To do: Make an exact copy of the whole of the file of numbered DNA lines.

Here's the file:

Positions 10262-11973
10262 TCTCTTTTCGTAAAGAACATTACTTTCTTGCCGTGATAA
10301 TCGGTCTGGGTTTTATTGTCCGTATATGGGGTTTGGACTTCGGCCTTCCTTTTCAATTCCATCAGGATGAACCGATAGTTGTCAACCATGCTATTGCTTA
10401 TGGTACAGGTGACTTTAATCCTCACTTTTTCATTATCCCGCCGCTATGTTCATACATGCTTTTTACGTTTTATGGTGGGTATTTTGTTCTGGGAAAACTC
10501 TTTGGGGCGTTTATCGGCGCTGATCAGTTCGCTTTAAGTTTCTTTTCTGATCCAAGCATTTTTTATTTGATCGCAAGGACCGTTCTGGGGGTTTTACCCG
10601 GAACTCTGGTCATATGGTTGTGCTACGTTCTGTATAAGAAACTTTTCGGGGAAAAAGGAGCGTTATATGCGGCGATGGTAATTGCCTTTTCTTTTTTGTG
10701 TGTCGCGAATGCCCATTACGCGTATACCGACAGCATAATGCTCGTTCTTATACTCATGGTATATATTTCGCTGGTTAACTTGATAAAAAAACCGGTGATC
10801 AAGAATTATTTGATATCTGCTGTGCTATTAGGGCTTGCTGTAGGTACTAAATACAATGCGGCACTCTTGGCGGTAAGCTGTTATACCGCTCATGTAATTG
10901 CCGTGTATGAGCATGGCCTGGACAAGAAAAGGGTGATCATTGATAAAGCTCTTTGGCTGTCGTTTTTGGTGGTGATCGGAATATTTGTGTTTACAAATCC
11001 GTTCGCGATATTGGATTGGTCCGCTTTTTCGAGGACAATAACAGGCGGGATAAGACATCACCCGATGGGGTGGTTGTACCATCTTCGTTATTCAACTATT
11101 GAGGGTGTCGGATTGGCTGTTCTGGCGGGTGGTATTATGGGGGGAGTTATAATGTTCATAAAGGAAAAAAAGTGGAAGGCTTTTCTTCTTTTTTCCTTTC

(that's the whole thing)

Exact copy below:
Positions 10262-11973
10262 TCTCTTTTCGTAAAGAACATTACTTTCTTGCCGTGATAA
10301 TCGGTCTGGGTTTTATTGTCCGTATATGGGGTTTGGACTTCGGCCTTCCTTTTCAATTCCATCAGGATGAACCGATAGTTGTCAACCATGCTATTGCTTA
10401 TGGTACAGGTGACTTTAATCCTCACTTTTTCATTATCCCGCCGCTATGTTCATACATGCTTTTTACGTTTTATGGTGGGTATTTTGTTCTGGGAAAACTC
10501 TTTGGGGCGTTTATCGGCGCTGATCAGTTCGCTTTAAGTTTCTTTTCTGATCCAAGCATTTTTTATTTGATCGCAAGGACCGTTCTGGGGGTTTTACCCG
10601 GAACTCTGGTCATATGGTTGTGCTACGTTCTGTATAAGAAACTTTTCGGGGAAAAAGGAGCGTTATATGCGGCGATGGTAATTGCCTTTTCTTTTTTGTG
10701 TGTCGCGAATGCCCATTACGCGTATACCGACAGCATAATGCTCGTTCTTATACTCATGGTATATATTTCGCTGGTTAACTTGATAAAAAAACCGGTGATC
10801 AAGAATTATTTGATATCTGCTGTGCTATTAGGGCTTGCTGTAGGTACTAAATACAATGCGGCACTCTTGGCGGTAAGCTGTTATACCGCTCATGTAATTG
10901 CCGTGTATGAGCATGGCCTGGACAAGAAAAGGGTGATCATTGATAAAGCTCTTTGGCTGTCGTTTTTGGTGGTGATCGGAATATTTGTGTTTACAAATCC
11001 GTTCGCGATATTGGATTGGTCCGCTTTTTCGAGGACAATAACAGGCGGGATAAGACATCACCCGATGGGGTGGTTGTACCATCTTCGTTATTCAACTATT
11101 GAGGGTGTCGGATTGGCTGTTCTGGCGGGTGGTATTATGGGGGGAGTTATAATGTTCATAAAGGAAAAAAAGTGGAAGGCTTTTCTTCTTTTTTCCTTTC